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What about Bill Richardson?

OK, I confess, I didn't like him at first because he's fat. Yep. I admit it, I'm a skinny bigot. But on further study this guy is good. New Mexico two term governor who was elected the second time with 69% of the votes. SIXTY NINE PERCENT. Since when have you seen a state full of people approve of someone's work that much? And New Mexico is racially mixed--the Latinos, the Tribes, and the whites all support him. He's half Mexican.

He promised to cut government waste by 90 million and ended up cutting it by 230 million. The state has the biggest budget surplus ever, and he has been cutting taxes for everyone. Jobs are up, education is improved.... and all this is just his New Mexico governorship. He has served 7 terms in the US Congress. He was Clinton's Energy Secretary. In New Mexico he required 20% of NM's energy come from renewable sources, and he's ready to bump that bar higher.

So nobody can say that this guy doesn't have enough experience. He has an impressive record of fruitful action.

Richardson did stick one hoof wayyyy down his gullet when he said he wasn't calling for Roberto Gonzalez's resignation only because he is Hispanic. He had to take that one back. But he did. That one comment seemed to reveal a pro-Mexican bias, as this article asserts.
The commenters on the above linked article called for Richardson's resignation over that statement of racial alliegance. They call him a racist and act as if it is a fatal flaw and he is not fit to serve. But I disagree. Mexicans, indeed Hispanics around the world, have a proud tradition of family alliegance and a strong sense of UNITED WE STAND--and the ability to build community is what we need in this nation. Richardson plainly was able to unite races to common goals in New Mexico. I'd rather have a Mexican president than another Fundamentalist Christian. Mexicans are more realistic.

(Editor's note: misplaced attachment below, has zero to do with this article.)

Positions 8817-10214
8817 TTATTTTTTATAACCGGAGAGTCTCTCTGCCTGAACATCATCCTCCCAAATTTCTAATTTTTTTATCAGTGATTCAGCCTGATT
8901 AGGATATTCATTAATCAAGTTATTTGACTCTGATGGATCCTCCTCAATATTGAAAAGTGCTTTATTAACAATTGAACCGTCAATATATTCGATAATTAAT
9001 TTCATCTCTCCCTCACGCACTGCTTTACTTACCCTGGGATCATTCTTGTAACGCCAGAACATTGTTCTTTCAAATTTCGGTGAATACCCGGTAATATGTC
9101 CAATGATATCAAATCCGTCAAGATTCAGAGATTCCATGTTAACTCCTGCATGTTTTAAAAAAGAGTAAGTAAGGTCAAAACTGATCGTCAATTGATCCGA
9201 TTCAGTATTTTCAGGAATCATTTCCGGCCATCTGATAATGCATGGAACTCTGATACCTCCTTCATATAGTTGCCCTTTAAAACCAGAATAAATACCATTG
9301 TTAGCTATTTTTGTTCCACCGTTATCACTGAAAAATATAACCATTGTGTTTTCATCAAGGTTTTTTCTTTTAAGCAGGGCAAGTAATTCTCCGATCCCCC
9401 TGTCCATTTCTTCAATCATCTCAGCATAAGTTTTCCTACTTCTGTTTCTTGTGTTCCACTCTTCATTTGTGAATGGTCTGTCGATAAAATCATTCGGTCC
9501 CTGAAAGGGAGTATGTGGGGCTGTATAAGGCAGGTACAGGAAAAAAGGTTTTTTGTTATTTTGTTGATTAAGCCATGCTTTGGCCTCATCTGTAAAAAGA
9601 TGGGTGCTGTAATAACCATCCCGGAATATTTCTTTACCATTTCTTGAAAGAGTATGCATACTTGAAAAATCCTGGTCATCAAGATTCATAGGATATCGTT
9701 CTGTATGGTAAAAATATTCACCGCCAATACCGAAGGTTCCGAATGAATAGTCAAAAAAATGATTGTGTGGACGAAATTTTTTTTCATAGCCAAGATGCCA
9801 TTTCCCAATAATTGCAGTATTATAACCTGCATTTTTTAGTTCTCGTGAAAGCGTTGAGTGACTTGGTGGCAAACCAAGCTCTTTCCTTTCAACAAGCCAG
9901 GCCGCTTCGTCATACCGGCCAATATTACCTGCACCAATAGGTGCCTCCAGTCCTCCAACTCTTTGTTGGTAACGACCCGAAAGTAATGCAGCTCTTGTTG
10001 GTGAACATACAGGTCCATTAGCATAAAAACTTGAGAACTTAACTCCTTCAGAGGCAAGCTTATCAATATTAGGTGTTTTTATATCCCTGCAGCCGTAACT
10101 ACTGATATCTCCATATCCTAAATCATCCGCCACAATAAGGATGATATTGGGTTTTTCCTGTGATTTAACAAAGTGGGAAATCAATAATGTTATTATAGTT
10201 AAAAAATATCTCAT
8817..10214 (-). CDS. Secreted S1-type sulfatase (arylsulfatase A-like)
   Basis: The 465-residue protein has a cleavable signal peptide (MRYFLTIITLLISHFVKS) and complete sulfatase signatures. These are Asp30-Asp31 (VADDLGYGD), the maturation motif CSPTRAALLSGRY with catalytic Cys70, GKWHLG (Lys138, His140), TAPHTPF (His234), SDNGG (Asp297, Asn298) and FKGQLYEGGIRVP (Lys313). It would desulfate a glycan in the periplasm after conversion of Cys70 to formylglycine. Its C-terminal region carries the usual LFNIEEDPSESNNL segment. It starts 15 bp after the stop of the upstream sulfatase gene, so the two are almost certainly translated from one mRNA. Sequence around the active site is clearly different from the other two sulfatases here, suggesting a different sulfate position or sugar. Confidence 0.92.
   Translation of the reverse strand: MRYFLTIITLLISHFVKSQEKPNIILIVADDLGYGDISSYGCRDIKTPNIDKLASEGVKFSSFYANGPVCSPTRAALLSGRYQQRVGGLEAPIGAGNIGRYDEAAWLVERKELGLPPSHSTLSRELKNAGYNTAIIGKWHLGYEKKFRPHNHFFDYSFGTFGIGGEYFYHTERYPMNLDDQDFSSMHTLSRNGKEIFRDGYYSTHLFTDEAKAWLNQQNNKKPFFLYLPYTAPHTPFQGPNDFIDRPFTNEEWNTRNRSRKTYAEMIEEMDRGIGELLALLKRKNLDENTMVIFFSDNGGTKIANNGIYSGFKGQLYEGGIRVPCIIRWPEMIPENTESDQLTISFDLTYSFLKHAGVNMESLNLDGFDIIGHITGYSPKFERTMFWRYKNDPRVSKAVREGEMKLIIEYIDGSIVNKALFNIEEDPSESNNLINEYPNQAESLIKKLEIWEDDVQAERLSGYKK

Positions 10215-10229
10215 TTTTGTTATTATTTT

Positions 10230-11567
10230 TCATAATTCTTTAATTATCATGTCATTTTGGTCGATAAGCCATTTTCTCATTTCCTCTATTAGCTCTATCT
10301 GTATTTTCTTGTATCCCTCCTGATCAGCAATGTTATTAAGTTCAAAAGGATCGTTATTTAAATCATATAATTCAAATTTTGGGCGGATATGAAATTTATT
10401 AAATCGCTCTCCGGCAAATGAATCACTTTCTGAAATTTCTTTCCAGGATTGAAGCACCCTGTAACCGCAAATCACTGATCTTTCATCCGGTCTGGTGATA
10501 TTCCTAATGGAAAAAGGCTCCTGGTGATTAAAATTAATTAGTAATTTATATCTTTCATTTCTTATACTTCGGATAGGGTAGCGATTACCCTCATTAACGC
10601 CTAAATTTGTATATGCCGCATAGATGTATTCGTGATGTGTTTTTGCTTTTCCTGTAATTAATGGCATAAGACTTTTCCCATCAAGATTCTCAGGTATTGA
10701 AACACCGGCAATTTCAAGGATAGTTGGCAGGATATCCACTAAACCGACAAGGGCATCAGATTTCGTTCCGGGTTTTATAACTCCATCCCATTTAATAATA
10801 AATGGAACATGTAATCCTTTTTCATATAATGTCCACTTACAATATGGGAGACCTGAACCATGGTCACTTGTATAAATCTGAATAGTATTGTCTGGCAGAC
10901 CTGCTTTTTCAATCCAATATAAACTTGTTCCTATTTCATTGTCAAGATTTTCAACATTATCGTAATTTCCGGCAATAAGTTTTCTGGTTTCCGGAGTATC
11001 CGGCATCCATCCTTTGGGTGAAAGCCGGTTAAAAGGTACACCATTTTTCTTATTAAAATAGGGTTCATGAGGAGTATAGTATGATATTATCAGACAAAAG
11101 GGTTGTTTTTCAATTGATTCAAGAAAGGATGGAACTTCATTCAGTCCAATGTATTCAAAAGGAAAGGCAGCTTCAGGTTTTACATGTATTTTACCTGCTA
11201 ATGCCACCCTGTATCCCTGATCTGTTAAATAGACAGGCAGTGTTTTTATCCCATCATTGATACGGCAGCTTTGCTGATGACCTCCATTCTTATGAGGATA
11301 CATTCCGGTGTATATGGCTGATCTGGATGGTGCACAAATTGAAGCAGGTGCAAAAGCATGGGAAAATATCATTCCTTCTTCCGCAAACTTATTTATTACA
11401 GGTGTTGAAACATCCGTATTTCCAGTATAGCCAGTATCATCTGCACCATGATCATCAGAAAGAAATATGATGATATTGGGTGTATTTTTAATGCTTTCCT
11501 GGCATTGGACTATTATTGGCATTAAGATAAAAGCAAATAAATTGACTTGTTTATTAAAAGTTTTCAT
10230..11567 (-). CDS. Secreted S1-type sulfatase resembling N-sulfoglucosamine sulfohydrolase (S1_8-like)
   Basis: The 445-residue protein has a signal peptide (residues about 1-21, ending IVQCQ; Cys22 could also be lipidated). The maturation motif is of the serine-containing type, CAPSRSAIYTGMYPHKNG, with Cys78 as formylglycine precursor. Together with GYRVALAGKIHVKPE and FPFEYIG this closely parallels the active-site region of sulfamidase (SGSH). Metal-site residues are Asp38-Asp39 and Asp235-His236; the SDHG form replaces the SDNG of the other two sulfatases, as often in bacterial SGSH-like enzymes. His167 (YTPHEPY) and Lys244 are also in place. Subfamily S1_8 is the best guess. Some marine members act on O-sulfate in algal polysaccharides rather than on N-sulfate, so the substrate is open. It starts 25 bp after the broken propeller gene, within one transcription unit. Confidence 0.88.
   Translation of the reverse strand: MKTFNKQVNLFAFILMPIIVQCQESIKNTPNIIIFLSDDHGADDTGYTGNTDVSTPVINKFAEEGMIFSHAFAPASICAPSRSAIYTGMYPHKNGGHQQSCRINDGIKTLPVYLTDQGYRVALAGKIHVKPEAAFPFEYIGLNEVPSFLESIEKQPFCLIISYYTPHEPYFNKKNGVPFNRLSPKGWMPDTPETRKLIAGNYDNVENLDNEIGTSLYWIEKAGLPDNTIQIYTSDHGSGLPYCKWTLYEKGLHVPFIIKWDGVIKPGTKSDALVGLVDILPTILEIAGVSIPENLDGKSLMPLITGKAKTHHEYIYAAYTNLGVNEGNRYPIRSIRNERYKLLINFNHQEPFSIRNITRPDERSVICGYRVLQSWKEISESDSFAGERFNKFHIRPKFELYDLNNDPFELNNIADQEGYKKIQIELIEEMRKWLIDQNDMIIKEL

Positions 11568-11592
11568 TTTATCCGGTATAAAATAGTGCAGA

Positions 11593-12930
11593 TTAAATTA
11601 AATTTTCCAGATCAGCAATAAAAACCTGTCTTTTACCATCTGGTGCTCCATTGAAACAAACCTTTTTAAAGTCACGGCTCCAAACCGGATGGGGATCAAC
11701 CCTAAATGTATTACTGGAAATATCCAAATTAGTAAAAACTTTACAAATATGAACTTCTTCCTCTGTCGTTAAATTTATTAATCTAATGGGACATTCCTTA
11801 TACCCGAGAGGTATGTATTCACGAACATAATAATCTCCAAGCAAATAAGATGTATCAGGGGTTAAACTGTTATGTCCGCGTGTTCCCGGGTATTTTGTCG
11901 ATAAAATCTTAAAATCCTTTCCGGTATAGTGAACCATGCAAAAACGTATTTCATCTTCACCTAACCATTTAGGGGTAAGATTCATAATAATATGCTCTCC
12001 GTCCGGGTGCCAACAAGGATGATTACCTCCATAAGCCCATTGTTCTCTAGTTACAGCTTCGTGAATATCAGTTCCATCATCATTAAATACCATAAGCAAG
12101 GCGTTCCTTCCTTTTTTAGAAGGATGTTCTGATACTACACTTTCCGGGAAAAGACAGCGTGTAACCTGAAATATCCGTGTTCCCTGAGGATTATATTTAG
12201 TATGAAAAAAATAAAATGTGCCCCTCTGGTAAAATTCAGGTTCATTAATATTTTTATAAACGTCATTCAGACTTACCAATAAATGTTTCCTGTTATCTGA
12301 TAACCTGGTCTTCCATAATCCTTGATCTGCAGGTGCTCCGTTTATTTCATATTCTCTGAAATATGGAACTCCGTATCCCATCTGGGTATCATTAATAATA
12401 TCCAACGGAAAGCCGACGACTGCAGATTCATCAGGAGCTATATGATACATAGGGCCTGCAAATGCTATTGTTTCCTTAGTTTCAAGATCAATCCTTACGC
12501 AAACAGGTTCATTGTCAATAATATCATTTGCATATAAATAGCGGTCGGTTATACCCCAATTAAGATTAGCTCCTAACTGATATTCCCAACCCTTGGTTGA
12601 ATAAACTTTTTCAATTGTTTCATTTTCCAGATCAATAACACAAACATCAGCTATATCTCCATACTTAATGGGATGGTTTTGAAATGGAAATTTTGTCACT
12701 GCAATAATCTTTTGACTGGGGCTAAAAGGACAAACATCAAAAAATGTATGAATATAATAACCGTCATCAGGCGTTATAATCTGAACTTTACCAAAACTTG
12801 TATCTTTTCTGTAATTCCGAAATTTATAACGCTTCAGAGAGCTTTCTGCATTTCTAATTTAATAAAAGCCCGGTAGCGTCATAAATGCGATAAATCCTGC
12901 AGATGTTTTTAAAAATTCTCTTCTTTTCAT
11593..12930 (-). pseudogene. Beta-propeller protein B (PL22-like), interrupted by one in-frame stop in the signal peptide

As for Barack Obama, whose book is languishing on my bedside table--he is a thinker and a kind heart, but I am coming to agree with his critics that he is too young, too fresh, too inexperienced. I might even come to think that he is too idealistic. His ideas are out of focus, at least. I can't really tell what he thinks, beyond the constant assertion that we need to open our hearts and put away our kneejerk positions, and really talk. Communicate across all the divides. He is right that we should do that.....but should doesn't make it so. How would he make it so? How could he facilitate what he proposes? That part is unclear.

On Richardson:


Jun. 11th, 2007 05:17 am (UTC)
There's a lot of hot-headedness here about immigration, but precious little clear thinking. Flagstaff (where I live) is about 25% Mexican. The Mexicans do the manual labor for the entire region. If Shrub et al start making these people go back to Mexico to apply for citizenship, there will be a labor crisis. Which is not all bad. We don't need more suburbs anyway.

That's reassuring that you think Richardson's allegiance is to the global community. That is precisely the angle that we need. I like him better & better.
Jun. 11th, 2007 06:31 am (UTC)
I have no strong feelings on immigration one way or the other. I support strong penalties for employers who hire illegal immigrants. But, at the same time, I don't really feel there's a threat posed by people coming into this country (at least not these particular people).

My thoughts on Richardson are just my thoughts. I may be very wrong. But when I see a man who is the governor of New Mexico spend a fair amount of his free time negotiating peace deals in foreign lands, I get the distinct impression he is just as concerned with the well-being of others as he is with his own people. Which I like -- any "us versus them" rather than "we're all in this together" mentality seems like a problem just waiting to happen.



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